Hamlet’s Catch-22

A Psychoanalytic Reading of Hamlet and Catch-22

in Critical Survey
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The double-bind dilemma that Hamlet is engulfed in places him in a catch-22 situation from which there seems to be no way out. Locked in a psychological impasse exacerbated by a deficient Oedipal process due to the father’s death and mother’s remarriage, he is driven into (feigning) insanity, a situation that brings him close to Yossarian, Heller’s paranoid antihero who is as much inept in the face of the paternalistic ordeal he is subjected to as an army fighter. Evading the fear of castration on the one hand and becoming consumed with guilt for the incompetence to face the trial on the other give rise to problematic identities of both protagonists and numerous evasive strategies they plot. Nevertheless, through mainly linguistic/textual acts of defiance, these initially victimized subjects to the law of the father turn into rebels, mastering and thus making the Symbolic order backfire on itself.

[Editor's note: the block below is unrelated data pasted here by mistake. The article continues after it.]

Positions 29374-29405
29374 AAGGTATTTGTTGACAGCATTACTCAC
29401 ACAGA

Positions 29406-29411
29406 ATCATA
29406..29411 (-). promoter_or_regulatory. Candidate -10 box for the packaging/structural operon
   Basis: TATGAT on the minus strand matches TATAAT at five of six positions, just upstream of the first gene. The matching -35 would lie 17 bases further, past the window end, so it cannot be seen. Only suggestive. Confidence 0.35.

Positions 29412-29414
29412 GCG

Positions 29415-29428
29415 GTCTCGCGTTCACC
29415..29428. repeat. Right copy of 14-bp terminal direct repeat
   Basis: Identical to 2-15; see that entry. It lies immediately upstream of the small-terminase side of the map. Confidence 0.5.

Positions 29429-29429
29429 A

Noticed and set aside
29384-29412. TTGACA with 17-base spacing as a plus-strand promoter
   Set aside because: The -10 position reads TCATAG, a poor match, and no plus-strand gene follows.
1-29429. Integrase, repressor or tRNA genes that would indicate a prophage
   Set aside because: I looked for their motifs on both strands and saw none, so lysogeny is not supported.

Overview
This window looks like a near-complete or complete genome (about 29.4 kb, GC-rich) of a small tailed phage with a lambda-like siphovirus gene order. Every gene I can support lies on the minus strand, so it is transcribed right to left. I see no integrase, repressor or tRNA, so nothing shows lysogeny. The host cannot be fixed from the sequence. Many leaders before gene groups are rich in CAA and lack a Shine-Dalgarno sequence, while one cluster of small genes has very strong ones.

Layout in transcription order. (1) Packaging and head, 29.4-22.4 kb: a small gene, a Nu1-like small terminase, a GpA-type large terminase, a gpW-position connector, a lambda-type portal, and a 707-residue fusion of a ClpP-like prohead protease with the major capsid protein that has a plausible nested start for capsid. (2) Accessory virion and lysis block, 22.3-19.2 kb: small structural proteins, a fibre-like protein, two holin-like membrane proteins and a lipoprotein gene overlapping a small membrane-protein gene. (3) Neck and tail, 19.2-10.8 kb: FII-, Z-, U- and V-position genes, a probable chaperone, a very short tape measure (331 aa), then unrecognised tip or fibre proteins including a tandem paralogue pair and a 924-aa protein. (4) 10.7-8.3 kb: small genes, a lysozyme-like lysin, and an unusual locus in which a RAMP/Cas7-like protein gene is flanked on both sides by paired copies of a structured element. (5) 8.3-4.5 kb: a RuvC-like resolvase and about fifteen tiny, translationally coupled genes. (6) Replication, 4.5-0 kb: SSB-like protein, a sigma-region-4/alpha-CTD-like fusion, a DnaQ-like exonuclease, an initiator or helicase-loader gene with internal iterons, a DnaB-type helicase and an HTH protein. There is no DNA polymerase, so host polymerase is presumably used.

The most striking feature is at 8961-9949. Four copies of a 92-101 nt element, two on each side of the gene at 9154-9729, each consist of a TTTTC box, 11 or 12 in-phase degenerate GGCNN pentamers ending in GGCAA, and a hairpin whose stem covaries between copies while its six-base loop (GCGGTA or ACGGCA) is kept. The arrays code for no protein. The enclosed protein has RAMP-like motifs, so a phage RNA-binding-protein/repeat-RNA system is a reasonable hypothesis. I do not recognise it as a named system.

Contributor Notes

Bahareh Azad is a Ph.D. student and instructor at University of Isfahan, Iran. In her politically oriented academic researches on liberal humanism and posthumanism, she has focused on anti-establishment works on Native America, the Middle East or Developing World issues either by activists form peripheral cultures or by British or American authors of the political centre.

Pyeaam Abbasi is assistant professor of English literature at University of Isfahan, Iran. His work focuses on the study of Romantic poets and Shakespeare’s plays.